There is a running storyline with a doctor character who is mostly there to bear witness to the events of the film, very much the way that the audience does. He is also there to bring out the benevolent nature of one faction of the coven and highlight the malevolent nature of the other faction. For what it’s worth… I just don’t think he was needed. Maybe in small supply, but not nearly as much as he was. Now, he was being played by Tilda Swinton and while the acting portion was impressive, that’s about all that was impressive about him. His presence muddles and confuses the otherwise solid trajectory of the film and pads the running time by at least 15-20 minutes. I understand why he was there, I just didn’t think the story needed him.
And the final scene feels phoned in. I can only think that Luca did this also as an homage to the sensory overload the original had in spades, but it comes off as lazy and disorienting in all the wrong ways. The care and tightness of the camera work throughout the bulk of the film is obliterated by a washed out, clunky slo-mo scene that just doesn’t fit one iota. It felt like Luca carefully worked all the way up to the most important scene and then threw the reins to a film student. And like the doctor character, I understand what he was going for, I just think that it was a gross misstep that temporarily sullies the otherwise beautiful tone and pacing of the film.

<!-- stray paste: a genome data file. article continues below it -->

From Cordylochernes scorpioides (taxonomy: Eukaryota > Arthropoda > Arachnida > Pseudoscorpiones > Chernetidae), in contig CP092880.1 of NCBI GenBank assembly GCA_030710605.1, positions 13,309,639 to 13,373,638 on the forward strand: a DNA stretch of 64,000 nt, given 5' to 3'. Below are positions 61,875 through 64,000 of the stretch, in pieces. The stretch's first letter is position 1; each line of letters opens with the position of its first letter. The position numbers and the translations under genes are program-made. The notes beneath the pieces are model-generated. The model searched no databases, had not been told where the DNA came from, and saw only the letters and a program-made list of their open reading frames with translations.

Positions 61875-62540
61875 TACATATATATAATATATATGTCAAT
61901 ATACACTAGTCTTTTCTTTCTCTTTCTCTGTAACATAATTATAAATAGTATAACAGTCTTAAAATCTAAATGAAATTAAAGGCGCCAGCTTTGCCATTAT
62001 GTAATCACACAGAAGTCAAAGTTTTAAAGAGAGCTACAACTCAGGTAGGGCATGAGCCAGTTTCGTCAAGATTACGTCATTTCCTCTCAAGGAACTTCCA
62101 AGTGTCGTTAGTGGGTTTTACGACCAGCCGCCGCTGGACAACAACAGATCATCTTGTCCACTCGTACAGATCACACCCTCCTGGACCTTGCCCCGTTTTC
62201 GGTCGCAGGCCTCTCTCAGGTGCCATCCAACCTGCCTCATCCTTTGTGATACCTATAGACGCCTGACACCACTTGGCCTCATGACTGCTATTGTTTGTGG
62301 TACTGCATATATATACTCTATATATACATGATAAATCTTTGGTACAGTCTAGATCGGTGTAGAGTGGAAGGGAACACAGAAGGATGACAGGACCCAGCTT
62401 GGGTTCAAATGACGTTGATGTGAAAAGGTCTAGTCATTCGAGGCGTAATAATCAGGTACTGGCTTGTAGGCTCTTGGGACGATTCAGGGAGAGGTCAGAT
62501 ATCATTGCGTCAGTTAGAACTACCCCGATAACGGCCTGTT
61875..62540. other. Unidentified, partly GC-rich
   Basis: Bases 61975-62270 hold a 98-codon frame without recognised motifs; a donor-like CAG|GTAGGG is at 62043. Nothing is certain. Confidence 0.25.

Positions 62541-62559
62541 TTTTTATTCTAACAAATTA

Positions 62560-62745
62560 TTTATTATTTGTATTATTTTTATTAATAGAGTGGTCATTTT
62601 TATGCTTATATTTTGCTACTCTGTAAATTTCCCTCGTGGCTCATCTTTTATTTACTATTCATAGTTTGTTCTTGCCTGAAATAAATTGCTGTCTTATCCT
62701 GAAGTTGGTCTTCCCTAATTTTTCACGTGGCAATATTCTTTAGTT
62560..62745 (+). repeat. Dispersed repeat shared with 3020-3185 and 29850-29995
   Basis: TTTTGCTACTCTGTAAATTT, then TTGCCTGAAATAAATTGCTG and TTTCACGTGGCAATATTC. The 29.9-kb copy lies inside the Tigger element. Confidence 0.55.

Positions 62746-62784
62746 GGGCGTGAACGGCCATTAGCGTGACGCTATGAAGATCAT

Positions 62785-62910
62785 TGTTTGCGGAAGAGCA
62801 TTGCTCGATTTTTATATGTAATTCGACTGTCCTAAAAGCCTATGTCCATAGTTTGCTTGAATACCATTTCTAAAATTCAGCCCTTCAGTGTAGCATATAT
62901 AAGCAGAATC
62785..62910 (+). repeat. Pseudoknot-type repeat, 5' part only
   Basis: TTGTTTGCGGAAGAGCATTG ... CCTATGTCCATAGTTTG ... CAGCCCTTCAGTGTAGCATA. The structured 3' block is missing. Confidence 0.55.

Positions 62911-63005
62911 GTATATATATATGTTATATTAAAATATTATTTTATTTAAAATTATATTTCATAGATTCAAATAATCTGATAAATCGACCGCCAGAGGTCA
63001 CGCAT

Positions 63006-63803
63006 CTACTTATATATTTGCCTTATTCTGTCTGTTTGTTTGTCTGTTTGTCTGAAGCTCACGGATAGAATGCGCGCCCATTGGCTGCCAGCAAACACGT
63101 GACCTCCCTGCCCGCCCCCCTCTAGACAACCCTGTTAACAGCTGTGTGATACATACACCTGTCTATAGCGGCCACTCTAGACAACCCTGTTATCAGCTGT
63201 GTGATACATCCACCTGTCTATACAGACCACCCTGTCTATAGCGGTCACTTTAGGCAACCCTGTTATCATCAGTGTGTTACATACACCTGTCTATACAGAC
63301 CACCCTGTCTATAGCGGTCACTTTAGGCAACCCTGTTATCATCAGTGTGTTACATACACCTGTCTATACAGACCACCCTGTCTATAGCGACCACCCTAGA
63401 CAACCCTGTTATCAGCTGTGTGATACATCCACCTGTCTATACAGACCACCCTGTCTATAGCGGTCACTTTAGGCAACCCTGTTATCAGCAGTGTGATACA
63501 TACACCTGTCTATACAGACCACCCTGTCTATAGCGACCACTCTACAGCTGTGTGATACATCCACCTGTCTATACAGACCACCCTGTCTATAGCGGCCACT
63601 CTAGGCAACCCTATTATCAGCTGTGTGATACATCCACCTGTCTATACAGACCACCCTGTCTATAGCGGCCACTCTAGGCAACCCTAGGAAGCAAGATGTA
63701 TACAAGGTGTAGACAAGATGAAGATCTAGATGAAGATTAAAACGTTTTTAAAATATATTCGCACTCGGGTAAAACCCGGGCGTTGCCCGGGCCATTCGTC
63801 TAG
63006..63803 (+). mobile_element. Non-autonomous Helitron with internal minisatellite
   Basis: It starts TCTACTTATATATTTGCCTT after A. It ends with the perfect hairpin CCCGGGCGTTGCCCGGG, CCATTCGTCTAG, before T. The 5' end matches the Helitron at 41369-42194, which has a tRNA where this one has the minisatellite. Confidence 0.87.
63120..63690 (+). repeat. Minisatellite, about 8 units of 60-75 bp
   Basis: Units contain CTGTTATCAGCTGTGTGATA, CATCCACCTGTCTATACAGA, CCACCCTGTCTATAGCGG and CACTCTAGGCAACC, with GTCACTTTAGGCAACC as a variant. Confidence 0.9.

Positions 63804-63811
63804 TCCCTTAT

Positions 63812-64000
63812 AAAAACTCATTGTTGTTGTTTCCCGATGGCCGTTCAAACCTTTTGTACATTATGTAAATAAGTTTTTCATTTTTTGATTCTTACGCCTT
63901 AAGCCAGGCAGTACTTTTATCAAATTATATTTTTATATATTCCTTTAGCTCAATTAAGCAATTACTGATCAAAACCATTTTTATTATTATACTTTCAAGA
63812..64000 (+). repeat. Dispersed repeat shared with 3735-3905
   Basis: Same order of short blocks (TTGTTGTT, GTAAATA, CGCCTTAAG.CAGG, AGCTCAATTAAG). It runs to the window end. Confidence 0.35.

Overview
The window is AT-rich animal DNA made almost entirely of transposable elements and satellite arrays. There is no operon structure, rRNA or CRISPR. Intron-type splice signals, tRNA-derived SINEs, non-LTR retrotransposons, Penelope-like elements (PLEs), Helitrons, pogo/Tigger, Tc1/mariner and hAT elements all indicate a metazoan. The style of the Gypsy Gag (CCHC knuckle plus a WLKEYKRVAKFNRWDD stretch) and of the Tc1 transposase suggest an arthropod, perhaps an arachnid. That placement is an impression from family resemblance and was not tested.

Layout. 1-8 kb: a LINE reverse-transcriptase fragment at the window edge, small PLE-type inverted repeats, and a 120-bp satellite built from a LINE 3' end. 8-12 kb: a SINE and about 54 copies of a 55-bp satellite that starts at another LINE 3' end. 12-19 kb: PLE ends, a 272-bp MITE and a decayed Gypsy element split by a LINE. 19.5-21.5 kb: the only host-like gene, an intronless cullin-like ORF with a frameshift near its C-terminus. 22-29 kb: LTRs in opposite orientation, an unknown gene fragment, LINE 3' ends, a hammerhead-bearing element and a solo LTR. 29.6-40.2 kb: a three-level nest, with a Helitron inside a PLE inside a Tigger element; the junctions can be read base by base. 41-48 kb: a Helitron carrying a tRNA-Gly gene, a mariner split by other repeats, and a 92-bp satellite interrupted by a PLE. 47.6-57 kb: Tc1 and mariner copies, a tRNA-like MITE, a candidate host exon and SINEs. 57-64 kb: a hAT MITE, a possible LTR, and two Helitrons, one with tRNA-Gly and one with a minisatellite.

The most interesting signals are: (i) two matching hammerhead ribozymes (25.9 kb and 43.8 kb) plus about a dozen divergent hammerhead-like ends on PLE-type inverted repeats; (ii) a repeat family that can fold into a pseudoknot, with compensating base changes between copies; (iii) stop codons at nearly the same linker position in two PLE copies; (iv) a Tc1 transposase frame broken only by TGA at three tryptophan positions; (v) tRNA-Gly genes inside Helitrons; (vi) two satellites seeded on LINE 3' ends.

For what it’s worth, that’s my take on it. I know it was long as hell, but there was just a lot of ground to cover and I needed to make one point very clear: I love the original. And this is not it. But that’s not a bad thing.
For my money, the mark of true homage is not wanting to recreate the original with slightly new ingredients (i.e. modern actors), but taking the core of the original and building a new and unique vision with all the care and love you can as to not despair the original. Copying is for hacks. Blatant remaking is lazy and boring. Giving us something new with a common thematic through line of a story that ignited an artistic fire within you? That’s real homage.